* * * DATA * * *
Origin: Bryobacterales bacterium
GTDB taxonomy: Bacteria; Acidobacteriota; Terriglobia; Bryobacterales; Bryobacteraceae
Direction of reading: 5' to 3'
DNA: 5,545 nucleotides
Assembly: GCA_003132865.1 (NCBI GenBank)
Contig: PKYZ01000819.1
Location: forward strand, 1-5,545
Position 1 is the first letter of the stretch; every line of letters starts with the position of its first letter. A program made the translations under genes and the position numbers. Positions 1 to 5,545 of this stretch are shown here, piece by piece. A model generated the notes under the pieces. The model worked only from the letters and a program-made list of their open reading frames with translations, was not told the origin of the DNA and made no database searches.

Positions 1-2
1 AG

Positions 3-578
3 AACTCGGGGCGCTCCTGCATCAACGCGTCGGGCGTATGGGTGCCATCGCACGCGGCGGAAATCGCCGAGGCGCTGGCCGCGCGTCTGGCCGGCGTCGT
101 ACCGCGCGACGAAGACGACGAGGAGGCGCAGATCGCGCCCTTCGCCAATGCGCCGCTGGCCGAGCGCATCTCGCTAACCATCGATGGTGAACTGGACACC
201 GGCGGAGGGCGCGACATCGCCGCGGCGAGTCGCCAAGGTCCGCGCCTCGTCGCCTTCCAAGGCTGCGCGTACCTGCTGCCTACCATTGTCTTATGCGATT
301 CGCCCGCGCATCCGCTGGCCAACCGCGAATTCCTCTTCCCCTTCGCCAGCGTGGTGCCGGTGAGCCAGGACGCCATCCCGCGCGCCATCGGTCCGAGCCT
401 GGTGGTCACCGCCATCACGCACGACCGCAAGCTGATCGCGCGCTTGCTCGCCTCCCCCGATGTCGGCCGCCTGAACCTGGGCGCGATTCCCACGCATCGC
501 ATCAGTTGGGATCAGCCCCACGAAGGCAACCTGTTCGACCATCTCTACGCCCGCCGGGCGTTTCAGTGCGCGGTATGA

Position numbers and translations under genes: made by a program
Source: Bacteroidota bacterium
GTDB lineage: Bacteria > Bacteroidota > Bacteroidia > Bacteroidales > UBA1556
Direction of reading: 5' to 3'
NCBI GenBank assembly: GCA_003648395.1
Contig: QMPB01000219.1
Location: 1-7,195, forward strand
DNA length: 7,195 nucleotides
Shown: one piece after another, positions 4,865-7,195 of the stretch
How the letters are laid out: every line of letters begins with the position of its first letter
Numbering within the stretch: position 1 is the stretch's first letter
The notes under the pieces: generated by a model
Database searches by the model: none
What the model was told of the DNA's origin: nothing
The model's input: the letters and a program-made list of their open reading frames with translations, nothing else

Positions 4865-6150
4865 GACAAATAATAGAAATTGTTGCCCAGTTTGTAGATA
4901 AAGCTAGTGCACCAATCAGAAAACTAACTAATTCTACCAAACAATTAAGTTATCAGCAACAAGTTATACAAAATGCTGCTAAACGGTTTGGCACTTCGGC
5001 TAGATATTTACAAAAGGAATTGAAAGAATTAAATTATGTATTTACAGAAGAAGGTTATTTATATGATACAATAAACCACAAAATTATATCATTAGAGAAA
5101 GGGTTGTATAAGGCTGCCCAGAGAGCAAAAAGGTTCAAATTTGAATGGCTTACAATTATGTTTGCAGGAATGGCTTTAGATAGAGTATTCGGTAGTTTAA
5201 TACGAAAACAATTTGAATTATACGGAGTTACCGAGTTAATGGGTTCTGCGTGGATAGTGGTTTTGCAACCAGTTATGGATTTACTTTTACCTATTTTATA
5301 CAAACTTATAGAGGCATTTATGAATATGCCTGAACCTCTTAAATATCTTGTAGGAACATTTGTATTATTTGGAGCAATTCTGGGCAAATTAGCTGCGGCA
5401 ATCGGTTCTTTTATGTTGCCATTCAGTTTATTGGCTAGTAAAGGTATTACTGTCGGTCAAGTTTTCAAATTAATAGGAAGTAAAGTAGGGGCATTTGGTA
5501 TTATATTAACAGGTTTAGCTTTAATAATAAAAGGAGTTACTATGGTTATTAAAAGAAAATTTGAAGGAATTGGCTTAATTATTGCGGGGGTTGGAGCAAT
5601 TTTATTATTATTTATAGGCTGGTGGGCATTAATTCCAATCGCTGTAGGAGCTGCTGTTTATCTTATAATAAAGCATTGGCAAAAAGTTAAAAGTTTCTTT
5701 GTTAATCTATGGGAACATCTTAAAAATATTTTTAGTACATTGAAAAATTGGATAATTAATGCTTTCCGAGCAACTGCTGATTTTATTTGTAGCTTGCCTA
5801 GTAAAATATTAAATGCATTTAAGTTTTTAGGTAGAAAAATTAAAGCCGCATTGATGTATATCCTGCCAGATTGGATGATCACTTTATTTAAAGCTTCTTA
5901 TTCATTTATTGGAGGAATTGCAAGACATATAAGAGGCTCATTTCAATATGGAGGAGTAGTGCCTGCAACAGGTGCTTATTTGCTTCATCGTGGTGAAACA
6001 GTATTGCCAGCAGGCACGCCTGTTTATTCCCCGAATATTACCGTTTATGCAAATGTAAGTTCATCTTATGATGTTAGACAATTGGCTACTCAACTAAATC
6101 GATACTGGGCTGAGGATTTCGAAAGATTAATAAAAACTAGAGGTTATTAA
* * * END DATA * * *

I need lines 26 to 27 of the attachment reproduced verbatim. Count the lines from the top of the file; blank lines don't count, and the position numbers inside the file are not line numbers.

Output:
Shown: one piece after another, positions 4,865-7,195 of the stretch
How the letters are laid out: every line of letters begins with the position of its first letter